-Richa Saraf (

It is a well settled principle that a writ petition may be entertained by the High Courts only in absence of any efficacious alternate remedy. However, one of the exceptions to the said rule is where there is lack of jurisdiction on the part of the statutory/ quasi- judicial authority, against whose order a judicial review is sought. In the recent case of Embassy Property Developments Pvt. Ltd. vs. State of Karnataka & Ors.[1], the primary issue for consideration before the Hon’ble Supreme Court was with regard to the jurisdiction of High Court to grant relief against the order of NCLT, disrupting the hierarchy laid down by the Code. For the said purpose, the Apex Court examined the limitations on the power exercisable by the Adjudicating Authority, and held that in case any party is aggrieved by the decision of NCLT, the Code provides for filing of an appeal before NCLAT, however, considering the exercise of excess jurisdiction by the NCLT, the High Court may entertain a petition under Article 226/ 227 of the Constitution.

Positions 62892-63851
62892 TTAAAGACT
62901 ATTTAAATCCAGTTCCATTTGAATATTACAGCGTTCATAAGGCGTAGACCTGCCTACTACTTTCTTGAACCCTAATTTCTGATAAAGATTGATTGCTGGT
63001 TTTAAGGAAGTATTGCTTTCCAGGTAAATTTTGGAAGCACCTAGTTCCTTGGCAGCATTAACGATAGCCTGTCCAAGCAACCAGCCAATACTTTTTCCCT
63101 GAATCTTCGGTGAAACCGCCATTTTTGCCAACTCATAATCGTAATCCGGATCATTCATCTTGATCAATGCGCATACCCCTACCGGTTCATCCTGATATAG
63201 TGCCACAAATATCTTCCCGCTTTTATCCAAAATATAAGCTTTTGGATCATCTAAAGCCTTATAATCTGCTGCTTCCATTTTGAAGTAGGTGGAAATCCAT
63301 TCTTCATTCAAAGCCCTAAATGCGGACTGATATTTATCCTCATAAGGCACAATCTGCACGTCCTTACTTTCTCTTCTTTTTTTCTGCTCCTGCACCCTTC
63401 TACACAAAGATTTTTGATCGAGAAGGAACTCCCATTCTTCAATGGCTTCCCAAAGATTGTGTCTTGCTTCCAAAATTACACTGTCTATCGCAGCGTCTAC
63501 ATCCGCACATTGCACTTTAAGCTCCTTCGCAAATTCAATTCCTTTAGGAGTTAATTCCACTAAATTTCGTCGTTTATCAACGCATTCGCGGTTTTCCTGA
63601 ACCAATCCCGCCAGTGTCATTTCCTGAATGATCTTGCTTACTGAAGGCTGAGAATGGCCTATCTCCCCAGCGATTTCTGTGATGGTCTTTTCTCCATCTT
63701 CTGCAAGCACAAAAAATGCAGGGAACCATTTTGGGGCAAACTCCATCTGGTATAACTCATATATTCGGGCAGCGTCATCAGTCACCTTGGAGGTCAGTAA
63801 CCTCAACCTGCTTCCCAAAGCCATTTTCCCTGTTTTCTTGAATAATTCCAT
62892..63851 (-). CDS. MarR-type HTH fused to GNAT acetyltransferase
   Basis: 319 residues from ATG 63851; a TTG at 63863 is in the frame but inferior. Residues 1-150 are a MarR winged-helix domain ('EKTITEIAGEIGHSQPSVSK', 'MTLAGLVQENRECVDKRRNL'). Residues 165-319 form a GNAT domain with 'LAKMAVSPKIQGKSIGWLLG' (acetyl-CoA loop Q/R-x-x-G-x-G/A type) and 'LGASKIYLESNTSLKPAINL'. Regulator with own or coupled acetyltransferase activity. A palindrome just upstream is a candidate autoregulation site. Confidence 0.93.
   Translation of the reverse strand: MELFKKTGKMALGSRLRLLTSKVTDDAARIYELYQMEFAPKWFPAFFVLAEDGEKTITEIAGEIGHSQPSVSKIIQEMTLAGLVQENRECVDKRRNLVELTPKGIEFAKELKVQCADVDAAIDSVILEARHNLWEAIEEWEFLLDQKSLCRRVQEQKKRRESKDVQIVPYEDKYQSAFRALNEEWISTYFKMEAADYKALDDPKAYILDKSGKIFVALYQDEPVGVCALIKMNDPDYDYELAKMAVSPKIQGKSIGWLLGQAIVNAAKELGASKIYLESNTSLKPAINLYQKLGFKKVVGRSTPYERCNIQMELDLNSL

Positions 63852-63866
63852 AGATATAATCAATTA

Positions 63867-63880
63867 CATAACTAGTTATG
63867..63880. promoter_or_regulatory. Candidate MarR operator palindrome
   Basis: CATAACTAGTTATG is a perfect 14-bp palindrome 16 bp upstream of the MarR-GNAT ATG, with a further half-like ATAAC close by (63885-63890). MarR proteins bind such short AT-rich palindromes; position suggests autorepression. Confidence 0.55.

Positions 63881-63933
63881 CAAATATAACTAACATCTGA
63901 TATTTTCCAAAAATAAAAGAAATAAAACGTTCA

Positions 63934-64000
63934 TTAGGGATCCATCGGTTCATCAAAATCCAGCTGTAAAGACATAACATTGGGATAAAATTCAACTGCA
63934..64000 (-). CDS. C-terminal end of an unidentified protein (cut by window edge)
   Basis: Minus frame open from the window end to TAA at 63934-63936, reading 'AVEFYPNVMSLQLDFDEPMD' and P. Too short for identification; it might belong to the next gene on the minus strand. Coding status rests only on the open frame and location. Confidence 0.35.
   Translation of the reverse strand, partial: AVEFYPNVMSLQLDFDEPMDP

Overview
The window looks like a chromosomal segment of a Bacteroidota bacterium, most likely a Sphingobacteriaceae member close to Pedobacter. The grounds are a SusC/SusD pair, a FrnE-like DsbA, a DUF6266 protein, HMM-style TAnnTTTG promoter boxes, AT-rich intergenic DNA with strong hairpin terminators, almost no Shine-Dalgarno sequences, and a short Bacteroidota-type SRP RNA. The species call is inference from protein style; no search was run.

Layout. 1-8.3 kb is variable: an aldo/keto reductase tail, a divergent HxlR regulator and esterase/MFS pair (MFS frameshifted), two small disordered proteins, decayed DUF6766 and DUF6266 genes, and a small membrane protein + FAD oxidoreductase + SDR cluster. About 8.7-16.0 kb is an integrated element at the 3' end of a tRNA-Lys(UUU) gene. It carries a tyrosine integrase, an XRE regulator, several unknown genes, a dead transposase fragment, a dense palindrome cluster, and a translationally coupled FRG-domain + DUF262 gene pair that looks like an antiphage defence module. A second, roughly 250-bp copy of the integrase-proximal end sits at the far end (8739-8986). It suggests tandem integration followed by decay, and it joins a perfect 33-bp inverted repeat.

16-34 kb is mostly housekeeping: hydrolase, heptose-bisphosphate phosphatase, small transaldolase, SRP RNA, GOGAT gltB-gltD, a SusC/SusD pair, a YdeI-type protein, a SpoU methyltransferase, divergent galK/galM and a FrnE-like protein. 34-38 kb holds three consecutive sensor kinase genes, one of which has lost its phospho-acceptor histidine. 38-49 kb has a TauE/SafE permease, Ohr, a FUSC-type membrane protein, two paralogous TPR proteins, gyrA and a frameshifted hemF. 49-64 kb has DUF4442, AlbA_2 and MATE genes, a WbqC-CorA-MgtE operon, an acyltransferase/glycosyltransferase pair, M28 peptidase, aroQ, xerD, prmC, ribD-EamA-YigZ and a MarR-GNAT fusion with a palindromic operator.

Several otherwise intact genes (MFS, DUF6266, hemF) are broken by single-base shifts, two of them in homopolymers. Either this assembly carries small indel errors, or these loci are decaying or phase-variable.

The article analyses the impact of the ruling on the jurisdiction of NCLT to deal with various matters related to the corporate debtor under insolvency or liquidation.


The National Company Law Tribunal, Chennai Bench vide order dated 12.03.2018 ordered for initiation of corporate insolvency resolution process of Tiffins Barytes Asbestos & Paints Ltd. (“Corporate Debtor”).

The Corporate Debtor held a mining lease granted by the Government of Karnataka, which was to expire on 25.05.2018. A notice for pre- termination of the lease was issued by the Government of Karnataka before CIRP commencement, on ground of violation of various statutory rules, and terms and conditions of the lease agreement, however, the order of termination was passed by the Government of Karnataka after the commencement of CIRP.